Compromising on a wealth management strategy to meet the demands of a growing family can jeopardize your retirement. Once we become parents, our focus shifts to our children, emotionally and financially, and it’s really tempting to stretch ourselves to give them the best life possible. But how happy will they be later in life if mom and dad can’t take care of themselves in retirement?
Raising a child is not cheap. In 2013, according to the U.S. Department of Agriculture, raising a child born in 2013 to the age of 18 will cost you just over $245,000, before family vacations, college funding, and other “extras.” Multiply that by two, three or four, and you’re running a million-dollar household. Thankfully, as new parents, there are steps you can take to save yourself now so that you can confidently pursue a healthy retirement in the future, during each stage of your child’s life.
Instead of buying brand new toys and clothes, consider buying used products or cutting back on the number of products you buy. For first-time parents with brand new babies, cutting back on the amount of gear is a good start. Shop mom-to-mom sales or borrow items from friends before you drop cash on the latest and greatest baby products. Accept the generosity of people who offer you second-hand coats and shoes, or sporting equipment, or offer to buy these items. Whatever your kids’ age, be sure to set a budget in line with your retirement savings goals so you’re not scrambling to save in the future.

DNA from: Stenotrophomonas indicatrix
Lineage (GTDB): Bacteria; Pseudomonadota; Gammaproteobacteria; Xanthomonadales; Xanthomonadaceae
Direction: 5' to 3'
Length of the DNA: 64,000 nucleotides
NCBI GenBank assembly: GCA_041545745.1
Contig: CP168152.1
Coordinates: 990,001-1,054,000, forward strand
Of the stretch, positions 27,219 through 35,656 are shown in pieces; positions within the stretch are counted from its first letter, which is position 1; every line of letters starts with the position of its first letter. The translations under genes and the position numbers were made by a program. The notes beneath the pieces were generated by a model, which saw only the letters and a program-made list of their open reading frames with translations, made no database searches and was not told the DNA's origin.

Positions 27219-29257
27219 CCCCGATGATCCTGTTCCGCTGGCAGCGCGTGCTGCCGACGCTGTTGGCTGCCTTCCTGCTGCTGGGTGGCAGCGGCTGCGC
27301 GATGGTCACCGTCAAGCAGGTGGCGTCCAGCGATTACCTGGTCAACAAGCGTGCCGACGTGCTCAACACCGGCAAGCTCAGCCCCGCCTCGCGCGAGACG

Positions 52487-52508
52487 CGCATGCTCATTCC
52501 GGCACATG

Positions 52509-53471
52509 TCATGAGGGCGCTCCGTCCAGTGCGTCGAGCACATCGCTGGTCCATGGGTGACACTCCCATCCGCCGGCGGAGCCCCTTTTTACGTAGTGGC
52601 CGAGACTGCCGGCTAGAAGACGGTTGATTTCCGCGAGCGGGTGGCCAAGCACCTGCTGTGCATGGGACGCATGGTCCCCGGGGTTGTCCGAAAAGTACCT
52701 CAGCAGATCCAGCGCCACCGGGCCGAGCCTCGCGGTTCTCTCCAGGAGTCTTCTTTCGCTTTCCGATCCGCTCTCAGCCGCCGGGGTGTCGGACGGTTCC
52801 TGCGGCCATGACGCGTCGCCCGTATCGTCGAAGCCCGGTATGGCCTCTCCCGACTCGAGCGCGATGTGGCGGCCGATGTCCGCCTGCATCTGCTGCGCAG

And don’t “sacrifice” your 401(k) contribution or stock options so your child can participate in extra-curricular activities. Instead, carefully pick and choose these activities, rather than overloading them. So your kid wants to play lacrosse and take swimming lesson? Here’s what US News reports on striking a balance between investing for retirement and investing in your children: “When considering activities, less may actually be more. Ask yourself what your child will experience with each group and how this activity will add value to the development of their social and educational skills.” More importantly, not caving into every request teaches your children financial responsibility.
Need help to prioritize parenthood and your retirement savings? Visit mooneylyons.com or call us at 1.847.382.2600 to discover an investment advisor can help you stay on track.
Are Your Kids Ruining Your Retirement Plans? US News. 12, May 2016.